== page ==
Stamp Overprint Types: Brief Info
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An overprint is an inscription or image that was placed on postage stamps, which were already put into circulation; it contains important additional information. As a rule, an overprint is printed on top of the stamp design, but handwritten overprints may be also observed (such as on the Hawaiian stamp is shown below). Overprints are made in cases when it is necessary to reflect some important changes on postage stamps and if, at that moment, there is no possibility to issue new stamps. There are several types of overprints, which are discussed below.
Overprint that Changes Stamp Denomination
In most cases, the use of overprints is associated with a change in the denomination of a postage stamp. As a rule, an increase in the value occurs, which is typical for periods of strong inflation and changes in tariffs. In addition, there are situations when the denomination of a stamp decreases. This may happen when there are no available postage stamps necessary to pay for a particular tariff while there is an excess number of stamps with a higher nominal value.
Overprint that Reflects Changes in the State System
Such overprints appear when the existing symbols are no longer relevant, for instance, after a revolution, a change of power, occupation, or, on the contrary, after gaining independence or due to other fundamental changes on the state level. In this case, the state informs the philatelic community about such changes by placing an overprint on existing stamps. A similar type of an overprint is typical for postcolonial issues when former colonies placed overprints on their old stamps after gaining independence.
Overprint that Changes the Function of a Stamp
Such overprints appear when giving a stamp a new status (for instance, when turning a regular stamp into an airmail stamp). The stamp has the word “airmail” or “avia” or another equivalent overprinted or a drawing of an airplane placed on it.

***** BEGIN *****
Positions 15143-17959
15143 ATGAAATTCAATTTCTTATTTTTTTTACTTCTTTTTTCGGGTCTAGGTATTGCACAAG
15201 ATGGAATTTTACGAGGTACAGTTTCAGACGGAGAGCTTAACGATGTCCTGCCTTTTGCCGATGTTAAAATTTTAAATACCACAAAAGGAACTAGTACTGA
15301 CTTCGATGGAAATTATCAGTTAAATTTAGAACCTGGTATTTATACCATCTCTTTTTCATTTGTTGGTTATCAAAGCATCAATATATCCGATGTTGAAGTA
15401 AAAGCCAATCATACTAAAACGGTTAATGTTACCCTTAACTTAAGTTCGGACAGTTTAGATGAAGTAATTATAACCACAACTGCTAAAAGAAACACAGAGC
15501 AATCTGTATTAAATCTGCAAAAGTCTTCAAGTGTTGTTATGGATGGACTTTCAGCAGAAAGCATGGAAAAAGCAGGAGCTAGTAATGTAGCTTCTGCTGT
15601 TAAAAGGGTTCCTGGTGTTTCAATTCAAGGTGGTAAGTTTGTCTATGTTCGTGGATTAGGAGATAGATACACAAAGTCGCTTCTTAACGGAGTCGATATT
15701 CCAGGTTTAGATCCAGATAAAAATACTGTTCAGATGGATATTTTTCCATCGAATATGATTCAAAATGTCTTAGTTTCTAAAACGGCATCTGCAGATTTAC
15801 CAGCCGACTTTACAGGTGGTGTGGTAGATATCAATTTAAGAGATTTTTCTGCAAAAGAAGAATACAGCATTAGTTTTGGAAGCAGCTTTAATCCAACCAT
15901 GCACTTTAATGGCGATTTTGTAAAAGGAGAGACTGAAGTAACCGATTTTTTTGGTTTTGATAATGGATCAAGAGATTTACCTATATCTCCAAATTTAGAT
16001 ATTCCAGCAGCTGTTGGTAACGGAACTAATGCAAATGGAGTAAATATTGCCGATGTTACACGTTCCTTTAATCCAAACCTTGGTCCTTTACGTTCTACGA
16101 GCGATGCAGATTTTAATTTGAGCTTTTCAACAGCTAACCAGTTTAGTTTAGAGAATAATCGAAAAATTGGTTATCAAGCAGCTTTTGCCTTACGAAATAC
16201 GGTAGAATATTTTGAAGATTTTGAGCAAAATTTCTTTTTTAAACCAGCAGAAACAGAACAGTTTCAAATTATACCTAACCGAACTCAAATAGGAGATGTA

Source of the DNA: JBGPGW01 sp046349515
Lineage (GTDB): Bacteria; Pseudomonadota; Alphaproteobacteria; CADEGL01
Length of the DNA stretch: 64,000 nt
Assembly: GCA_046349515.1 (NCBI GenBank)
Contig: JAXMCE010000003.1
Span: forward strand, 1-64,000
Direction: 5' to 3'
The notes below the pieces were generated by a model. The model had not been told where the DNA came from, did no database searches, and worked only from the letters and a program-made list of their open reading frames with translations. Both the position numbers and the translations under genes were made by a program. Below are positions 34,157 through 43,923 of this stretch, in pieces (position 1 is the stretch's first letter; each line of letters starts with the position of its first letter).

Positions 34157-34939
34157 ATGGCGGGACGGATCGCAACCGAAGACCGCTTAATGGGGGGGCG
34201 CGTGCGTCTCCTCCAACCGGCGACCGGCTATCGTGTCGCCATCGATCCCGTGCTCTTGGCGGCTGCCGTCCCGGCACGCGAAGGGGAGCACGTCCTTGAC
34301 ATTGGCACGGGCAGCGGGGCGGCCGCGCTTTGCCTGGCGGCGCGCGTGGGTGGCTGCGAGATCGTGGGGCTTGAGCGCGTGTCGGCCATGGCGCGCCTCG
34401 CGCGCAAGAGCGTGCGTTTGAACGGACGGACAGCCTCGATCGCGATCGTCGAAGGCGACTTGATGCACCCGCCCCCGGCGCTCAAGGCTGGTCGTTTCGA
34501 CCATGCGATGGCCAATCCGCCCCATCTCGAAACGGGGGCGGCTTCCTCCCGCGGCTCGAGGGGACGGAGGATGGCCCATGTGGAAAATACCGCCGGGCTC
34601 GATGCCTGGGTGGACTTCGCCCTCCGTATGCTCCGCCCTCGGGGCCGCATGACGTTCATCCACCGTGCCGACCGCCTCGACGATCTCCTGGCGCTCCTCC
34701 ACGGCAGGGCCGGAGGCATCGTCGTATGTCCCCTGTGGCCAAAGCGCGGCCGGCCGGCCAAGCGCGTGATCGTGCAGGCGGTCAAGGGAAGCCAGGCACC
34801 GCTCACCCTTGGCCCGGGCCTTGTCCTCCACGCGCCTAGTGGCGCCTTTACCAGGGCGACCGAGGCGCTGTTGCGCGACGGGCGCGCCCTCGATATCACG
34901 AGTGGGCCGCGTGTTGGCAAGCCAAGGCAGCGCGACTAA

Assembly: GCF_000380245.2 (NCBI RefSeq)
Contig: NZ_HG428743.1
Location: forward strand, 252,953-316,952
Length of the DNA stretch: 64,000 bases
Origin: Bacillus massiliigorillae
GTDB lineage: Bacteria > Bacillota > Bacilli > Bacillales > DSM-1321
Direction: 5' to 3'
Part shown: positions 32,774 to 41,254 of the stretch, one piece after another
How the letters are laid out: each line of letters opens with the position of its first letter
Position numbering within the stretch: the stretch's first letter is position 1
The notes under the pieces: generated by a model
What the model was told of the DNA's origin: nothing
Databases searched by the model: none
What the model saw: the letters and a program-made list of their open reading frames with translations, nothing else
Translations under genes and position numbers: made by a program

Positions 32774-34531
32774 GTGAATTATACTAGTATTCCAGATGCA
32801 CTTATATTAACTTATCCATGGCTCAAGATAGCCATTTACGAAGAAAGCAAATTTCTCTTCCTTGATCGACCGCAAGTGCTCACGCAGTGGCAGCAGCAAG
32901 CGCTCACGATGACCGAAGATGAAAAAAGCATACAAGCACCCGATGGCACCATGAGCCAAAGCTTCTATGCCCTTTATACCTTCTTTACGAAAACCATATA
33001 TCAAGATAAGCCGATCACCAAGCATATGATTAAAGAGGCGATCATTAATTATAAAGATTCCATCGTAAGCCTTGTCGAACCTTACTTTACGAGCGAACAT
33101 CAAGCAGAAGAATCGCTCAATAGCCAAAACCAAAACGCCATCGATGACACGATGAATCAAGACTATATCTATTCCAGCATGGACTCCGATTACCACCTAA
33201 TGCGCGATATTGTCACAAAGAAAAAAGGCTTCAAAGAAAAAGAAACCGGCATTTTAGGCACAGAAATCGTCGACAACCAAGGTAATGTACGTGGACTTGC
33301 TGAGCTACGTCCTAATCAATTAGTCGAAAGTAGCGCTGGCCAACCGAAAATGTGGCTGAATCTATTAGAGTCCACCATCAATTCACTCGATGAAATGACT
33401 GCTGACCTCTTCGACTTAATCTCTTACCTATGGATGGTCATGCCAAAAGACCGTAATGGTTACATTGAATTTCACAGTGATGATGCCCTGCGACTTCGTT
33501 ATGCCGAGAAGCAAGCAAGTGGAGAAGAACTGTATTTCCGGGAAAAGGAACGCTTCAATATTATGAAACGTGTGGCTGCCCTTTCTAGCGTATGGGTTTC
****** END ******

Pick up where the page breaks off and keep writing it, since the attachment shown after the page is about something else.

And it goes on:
Sometimes overprints are made in order to respond quickly to some significant event or achievement. Since many important events occur unexpectedly for postal services, they need to do something rapidly to reflect the important achievement. The use of overprints is a great method of reacting to some crucial event.
In the 19th century, colonial empires began to issue a unified type of postage stamps for the entire empire, on which overprints were placed with the name of specific colonies (territories) and denominations. Sometimes blank spaces were left on a stamp specifically for an overprint to be placed there later. Many stamps with this type of an overprint may be found among the stamps of the Portuguese colonies.
Overprint Used for Security Purpose
There have been cases when overprints served as a kind of protection against thefts and fakes. Greek letters overprinted on Macao postage stamps of 1936-1938 met this specific objective as well as the indication of the province on the stamps of China in 1915-1920.
There can also be overprints made by unofficial postal services, and private organizations and individuals. Usually, a stamp with such an overprint is no longer suitable for payment of postal services, but it is used for other purposes, for example, to confirm the payment of taxes.